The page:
On Sundays in Detroit, a group of residents gathers to share a bowl of soup, and an experiment in democratizing philanthropy.
For just $5, Detroit SOUP offers people a meal and a vote for which grassroots project should get a microgrant. First, participants hear pitches from some of the city’s most creative projects in the arts, urban agriculture and social justice. Following the presentations, they vote on which project they think will benefit the city the most.
With newly announced support from Knight, Detroit SOUP will expand its model to multiple neighborhoods, including a new chapter in Highland Park founded by former fund recipients.
We recently talked with the project’s coordinator Amy Kaherl, to learn more about some of the projects the group has supported, why people love attending the events and how the city’s social entrepreneurs are shaping the community’s future.
Detroit SOUP clearly resonates with people. What do you think makes it unique and appealing?
A.K.: I think we have helped to create a safe space for people to meet and gather and find out how people are problem solving regarding issues in Detroit.
What are some of your favorite projects you've been involved with and how have they benefited the community?
A.K.: Detroit SOUP has helped fund the Empowerment Plan, a designer that has built a coat that turns into a sleeping bag for homeless and disaster relief victims. I also love the people who urban farm and garden in neighborhoods like Food Field, Occupy Yourself Farm, Rhiza Farms and the Detroit Youth Food Brigade. These farms are finding new ways to engage the food system and land use.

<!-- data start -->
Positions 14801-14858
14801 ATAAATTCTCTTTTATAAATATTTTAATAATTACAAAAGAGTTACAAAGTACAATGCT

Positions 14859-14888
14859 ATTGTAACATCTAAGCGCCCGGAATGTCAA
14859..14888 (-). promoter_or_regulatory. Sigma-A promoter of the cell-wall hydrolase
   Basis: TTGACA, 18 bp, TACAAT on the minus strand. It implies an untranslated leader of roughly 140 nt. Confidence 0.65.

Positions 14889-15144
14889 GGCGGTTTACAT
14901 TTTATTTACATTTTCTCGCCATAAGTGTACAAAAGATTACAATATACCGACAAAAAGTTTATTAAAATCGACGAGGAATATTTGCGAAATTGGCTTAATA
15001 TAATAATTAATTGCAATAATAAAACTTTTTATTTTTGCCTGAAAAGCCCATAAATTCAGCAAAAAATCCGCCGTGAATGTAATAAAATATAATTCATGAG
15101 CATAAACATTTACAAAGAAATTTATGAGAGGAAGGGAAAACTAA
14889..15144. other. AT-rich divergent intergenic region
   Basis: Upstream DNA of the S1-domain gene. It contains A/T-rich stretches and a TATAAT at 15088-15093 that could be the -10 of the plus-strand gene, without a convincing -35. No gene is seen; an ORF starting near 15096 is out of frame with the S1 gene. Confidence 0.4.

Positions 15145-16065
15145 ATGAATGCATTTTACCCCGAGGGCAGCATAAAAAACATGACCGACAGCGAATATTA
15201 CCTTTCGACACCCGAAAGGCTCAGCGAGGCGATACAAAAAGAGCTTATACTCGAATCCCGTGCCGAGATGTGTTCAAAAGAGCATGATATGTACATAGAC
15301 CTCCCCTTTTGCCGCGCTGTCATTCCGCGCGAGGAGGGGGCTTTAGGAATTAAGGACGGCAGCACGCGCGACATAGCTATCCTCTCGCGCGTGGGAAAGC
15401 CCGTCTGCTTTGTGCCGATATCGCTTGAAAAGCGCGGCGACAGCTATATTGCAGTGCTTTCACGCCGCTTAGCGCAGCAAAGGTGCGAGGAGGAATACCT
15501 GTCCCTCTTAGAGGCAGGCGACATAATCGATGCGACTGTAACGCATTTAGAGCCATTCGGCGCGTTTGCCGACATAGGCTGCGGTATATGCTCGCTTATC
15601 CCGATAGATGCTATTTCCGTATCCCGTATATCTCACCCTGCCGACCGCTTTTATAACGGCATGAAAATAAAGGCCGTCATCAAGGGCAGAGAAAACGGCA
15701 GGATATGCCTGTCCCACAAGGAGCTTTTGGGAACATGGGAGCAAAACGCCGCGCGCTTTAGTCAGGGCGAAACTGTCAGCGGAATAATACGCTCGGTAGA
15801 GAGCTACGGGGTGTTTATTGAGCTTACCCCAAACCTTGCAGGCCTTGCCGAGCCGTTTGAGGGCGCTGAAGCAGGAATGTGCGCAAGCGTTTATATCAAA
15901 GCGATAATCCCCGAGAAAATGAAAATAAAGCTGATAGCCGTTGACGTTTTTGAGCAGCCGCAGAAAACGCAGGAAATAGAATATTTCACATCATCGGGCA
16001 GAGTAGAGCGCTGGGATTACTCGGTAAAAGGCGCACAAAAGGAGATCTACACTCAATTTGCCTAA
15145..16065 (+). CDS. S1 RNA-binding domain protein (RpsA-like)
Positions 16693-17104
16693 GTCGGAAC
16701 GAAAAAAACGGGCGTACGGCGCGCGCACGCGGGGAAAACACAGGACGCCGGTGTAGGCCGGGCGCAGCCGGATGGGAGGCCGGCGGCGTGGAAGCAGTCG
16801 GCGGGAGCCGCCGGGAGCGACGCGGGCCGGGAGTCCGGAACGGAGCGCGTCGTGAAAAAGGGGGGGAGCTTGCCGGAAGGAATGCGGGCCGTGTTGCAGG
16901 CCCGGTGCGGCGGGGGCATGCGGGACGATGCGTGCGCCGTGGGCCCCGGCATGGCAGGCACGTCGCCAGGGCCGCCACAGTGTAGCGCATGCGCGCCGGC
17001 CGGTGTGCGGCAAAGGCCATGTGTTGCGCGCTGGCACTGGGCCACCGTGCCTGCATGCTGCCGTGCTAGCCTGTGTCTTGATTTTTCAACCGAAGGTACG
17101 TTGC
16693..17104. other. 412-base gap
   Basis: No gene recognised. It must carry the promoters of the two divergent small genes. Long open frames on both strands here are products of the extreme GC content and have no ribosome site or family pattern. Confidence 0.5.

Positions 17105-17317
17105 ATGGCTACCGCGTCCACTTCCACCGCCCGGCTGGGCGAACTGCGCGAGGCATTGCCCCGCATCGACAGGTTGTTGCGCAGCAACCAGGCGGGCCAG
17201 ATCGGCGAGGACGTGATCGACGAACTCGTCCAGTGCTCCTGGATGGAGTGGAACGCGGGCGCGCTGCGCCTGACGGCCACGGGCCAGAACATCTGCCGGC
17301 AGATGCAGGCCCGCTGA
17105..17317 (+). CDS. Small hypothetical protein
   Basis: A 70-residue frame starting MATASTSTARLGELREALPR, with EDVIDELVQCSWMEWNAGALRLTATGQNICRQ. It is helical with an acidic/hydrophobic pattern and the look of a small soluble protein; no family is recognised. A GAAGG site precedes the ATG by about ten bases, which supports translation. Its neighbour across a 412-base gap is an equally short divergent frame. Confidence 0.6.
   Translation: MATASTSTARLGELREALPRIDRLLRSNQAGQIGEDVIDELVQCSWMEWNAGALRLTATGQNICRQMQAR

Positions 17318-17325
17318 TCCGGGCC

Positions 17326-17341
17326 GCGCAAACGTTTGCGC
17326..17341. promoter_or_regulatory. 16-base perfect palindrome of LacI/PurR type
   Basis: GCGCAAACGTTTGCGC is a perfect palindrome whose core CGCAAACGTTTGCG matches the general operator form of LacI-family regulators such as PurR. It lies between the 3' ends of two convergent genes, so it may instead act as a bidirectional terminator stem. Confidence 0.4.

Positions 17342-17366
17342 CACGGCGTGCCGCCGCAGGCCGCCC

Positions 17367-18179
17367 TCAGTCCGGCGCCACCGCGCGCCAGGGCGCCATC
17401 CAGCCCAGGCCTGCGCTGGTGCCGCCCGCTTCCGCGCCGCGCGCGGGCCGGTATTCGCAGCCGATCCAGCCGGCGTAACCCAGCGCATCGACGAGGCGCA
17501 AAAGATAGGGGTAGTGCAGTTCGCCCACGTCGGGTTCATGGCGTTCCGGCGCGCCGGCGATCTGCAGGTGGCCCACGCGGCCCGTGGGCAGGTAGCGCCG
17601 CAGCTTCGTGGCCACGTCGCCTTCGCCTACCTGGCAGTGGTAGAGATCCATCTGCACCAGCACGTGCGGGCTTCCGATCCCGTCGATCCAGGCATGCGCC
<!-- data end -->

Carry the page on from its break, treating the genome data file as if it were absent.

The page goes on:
Detroit is a city flush with social entrepreneurs. How do you see this movement growing?
A.K.: Detroit continues to write the future of what cities can look like. I think that in a setting where one engages in identifying and problem solving through some of the city's issues, we will continue to grow healthily as neighborhoods and a larger community.
Detroit SOUP brings together a diverse group of people in the community. How do you think this benefits what you're able to accomplish?
A.K.: Detroit SOUP acts as a catalyst of drawing people together. We aim to create an environment that allows new ideas to be spread and people to gather who want to support Detroit. Naturally, we have slowly gathered a diverse group of people at every dinner that shares the makeup of the city.
What do you love about Detroit? What do you think makes it a unique place to live?
A.K.: I love the people of this city. People here are doers and involved, not just passive consumers. No matter what status you put behind your name, you have the ability to create or make something. It doesn't take much to make a large impact. I also love that people work on projects that aren't particularly about them but the collective whole. It feels amazing to be connected to so many amazing people.
To find out when the next Detroit SOUP event will take place, visit its FAQ.